Written by Eirik Laugerud
Aussies love their red meat. On the telly, Sam Neill regularly tells us we would all still be running around like monkeys if it hadn’t been for the proteins found in beef and other kinds of red meat. For an outsider like me, then, it is quite the curiosity how conservative and habitual Australians are when it comes to food. There is an abundance of cheap, lean and delicious red meat in this country. But, for a long time a particular type of red meat has been regarded as no good for other use than as pet food. I talk of course about the genuine Australian red meat – the kangaroo. Personally, I love kangaroo meat. Properly prepared and cooked, always rare, there are few dishes that can stand up to Skippy on a barbecue. Now, I’ve learned that Australia have yet another red meat to dish up on the barbie. I have already tasted it, mostly out of curiosity, (in a restaurant in Coober Pedy) and found it to be really good eating.
Northern Territory News reports that a recently published three-year study has found Australia’s camel population to be out of control, counting over a million animals. The environmental consequences of an out of control camel stock in the country’s centre are dire, and there is a need for measures to counter these. The experts behind the report say a good way to bring down and control the camel population is to eat the feral animals.
Eat a camel today
“It’s a beautiful meat. It’s a bit like beef. It’s as lean as lean, it’s an excellent health food,” said report co-author Professor Murray McGregor, an agribusiness lecturer.
“Eat a camel today, I’ve done it,” he said.
It will undoubtedly be interesting to see if people will follow the experts’ encouragement about eating camel meat. Mostly because whenever I have frequented the meat shelves at the local Coles and Safeways, often to pick up a pack of delicious kangaroo, I have never seen anyone else even looking at a pack of this mouthwatering meat. That it is regarded as some kind of second grade meat is nothing short of ludicrous. It’s healthy, excellent tasting, and on the barbecue, I’d choose kangaroo over beef any day.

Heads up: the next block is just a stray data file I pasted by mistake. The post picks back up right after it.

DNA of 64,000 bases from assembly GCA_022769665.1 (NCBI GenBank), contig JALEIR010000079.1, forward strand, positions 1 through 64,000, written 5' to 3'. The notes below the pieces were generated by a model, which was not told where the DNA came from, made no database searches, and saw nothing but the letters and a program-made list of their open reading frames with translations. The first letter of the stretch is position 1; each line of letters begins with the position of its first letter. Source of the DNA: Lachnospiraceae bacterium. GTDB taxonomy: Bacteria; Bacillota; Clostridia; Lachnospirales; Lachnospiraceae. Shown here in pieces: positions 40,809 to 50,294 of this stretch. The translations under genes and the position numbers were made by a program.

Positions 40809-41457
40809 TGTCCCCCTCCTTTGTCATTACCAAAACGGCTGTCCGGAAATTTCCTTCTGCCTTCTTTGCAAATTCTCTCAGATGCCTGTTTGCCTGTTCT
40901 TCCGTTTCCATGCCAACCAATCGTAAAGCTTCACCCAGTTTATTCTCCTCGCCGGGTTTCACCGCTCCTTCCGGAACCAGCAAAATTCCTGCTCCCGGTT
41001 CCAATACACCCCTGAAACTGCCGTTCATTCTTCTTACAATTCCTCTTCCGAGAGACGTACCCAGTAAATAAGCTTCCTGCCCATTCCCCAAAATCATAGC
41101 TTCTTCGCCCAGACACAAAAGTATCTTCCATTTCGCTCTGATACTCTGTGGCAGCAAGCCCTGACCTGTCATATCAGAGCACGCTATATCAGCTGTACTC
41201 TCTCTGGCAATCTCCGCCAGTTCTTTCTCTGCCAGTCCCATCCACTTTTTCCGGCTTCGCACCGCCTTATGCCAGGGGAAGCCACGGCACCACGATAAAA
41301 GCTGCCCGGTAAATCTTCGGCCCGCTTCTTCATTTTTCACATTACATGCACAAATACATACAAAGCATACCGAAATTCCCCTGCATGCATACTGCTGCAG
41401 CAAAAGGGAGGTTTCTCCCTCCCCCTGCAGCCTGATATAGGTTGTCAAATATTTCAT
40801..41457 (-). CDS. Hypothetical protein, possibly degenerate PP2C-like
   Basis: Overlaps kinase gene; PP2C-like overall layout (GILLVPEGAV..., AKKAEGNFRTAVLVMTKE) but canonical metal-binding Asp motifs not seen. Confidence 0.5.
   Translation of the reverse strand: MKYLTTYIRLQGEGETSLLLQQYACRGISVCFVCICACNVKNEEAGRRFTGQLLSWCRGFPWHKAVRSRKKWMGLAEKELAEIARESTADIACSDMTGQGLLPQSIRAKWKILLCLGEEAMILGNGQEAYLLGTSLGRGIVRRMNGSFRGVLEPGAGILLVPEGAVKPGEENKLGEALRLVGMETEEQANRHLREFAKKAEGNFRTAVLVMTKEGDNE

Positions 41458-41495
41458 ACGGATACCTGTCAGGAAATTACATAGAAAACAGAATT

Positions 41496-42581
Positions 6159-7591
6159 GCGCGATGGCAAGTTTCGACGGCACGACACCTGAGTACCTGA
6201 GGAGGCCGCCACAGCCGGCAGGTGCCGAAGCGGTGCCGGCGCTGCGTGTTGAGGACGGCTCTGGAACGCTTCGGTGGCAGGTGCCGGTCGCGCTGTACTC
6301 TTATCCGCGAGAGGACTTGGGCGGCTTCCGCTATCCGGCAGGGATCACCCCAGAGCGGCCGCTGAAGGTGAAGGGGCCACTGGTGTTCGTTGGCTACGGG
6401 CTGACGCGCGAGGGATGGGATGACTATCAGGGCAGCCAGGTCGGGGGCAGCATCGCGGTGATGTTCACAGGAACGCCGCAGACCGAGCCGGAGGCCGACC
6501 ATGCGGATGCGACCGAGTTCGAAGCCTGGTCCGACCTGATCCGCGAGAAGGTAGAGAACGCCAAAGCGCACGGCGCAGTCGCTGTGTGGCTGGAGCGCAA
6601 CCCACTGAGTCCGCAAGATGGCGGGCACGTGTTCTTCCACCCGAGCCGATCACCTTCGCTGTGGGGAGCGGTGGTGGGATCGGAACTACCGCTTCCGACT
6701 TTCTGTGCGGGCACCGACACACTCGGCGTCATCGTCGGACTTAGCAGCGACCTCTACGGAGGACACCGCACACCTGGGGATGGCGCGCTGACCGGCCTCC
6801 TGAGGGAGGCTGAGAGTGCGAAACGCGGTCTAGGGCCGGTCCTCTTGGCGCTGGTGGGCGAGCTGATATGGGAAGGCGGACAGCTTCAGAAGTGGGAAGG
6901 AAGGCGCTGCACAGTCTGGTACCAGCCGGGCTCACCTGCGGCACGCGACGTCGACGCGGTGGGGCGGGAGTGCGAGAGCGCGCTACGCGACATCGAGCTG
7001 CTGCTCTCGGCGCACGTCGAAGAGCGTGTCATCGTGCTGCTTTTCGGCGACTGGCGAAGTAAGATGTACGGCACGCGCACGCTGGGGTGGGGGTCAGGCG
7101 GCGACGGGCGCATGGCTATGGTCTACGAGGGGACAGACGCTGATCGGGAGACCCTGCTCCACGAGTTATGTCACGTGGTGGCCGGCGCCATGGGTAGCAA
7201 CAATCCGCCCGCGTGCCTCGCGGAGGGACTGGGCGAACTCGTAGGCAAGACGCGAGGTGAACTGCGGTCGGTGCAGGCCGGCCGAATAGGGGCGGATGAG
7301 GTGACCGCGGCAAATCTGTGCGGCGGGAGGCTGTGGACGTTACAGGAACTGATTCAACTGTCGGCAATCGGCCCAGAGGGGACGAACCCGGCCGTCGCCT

So, not to be pessimistic, I must say I have my doubts about how much camel Professor McGregor and his co-authors can make Australians eat. As with the kangaroo, there aren’t really any good arguments against eating the slightly off-putting animal. It’s healthy, lean, and most of all environmentally beneficial to eat.
Another slow acceptance process?
I believe it will take a long time and a lot of hard work, both from governments and supermarket chains, in order to make Australians change their habits towards more eco friendly barbecues. Swapping the cow for a camel on the barbecue will relieve stress on the nature that Australians claim they love so much, much in the same way as throwing a kanga steak on the sizzler will. But, for some reason a lot of Aussies fail to see that what they eat and the land they love are hugely inter-related.
My suggestion would be to start a campaign to change people’s attitudes towards these excellent environmentally benign meats that are so readily available in this country. This campaign would have to not only aim to teach people the facts about the hazards of growing camel and kangaroo populations, but also aim to teach people how to prepare and cook their respective meats properly. There is absolutely no good reason not to try a roo or a camel, other than perhaps a bad experience in the past with an overcooked leathery steak, prepared by a drunken backyard barbie chef with no clue on how to cook up a delightful tucker, Aussie style.